The importance of a seasonal ice zone and krill density in the historical abundance of humpback whale catches in the Southern Ocean

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Cedric Cotte
Christophe Guinet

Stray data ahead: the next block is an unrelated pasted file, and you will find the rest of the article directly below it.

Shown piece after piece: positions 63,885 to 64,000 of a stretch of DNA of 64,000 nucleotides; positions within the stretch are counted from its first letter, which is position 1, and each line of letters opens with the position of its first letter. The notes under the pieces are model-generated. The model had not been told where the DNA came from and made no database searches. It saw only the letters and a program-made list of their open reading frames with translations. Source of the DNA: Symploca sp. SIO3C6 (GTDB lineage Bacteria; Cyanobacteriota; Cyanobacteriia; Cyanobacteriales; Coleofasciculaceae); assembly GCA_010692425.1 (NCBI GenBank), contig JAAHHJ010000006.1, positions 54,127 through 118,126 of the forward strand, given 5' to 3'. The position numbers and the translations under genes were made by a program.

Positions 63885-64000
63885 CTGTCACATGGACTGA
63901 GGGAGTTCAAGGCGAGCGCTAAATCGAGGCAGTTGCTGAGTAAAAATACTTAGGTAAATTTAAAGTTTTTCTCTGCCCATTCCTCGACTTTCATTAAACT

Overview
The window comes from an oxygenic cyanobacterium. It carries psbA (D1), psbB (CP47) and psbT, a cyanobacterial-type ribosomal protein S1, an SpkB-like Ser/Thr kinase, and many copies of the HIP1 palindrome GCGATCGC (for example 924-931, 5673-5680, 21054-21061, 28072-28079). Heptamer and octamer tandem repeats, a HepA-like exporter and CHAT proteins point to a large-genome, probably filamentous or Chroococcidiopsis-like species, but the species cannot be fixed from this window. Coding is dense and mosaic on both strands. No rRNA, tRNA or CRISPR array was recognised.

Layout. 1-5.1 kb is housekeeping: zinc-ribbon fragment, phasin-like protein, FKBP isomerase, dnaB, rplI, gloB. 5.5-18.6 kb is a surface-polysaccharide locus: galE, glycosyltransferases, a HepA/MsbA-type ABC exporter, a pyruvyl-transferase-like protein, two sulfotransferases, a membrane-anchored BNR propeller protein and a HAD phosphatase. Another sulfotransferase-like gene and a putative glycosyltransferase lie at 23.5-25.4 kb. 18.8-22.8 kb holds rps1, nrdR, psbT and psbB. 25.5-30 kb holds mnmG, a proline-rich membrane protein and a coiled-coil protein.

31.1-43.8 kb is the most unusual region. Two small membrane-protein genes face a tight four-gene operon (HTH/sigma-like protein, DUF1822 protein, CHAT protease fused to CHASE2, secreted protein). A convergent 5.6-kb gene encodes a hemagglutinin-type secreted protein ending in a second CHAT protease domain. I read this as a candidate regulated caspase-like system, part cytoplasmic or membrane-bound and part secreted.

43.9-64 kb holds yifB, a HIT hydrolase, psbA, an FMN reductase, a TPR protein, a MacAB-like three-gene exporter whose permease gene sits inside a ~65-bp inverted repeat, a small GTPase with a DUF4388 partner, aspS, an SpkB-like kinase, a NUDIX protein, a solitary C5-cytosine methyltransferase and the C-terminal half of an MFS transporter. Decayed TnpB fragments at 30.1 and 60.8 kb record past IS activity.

Humpback whale populations in the Southern Hemisphere were dramatically reduced by the whaling industry. A comprehensive whaling dataset was used in an analysis of circumpolar abundance of humpback whale catches relative to contemporary densities of its preferred prey, Antarctic krill, and to a major dynamic feature of the marine ecosystem, the summer seasonal ice zone (SSIZ) derived from southernmost whaling locations. The circumpolar abundance of catches derived only from pelagic data, i.e. about 30% of the total humpback whale catches in the Southern hemisphere, was found to be only marginally related to krill density. However, the total abundance of catches – from pelagic operations and land stations, from high and low latitudes – was found to be more related to SSIZ than to krill density, especially when excluding the highly dynamic west Atlantic region where the circulation probably drives the ecosystem. A large SSIZ is likely to provide a favourable feeding ground for humpback whales, given their high energy requirements and because of its predictability and the prey aggregation processes occurring there.

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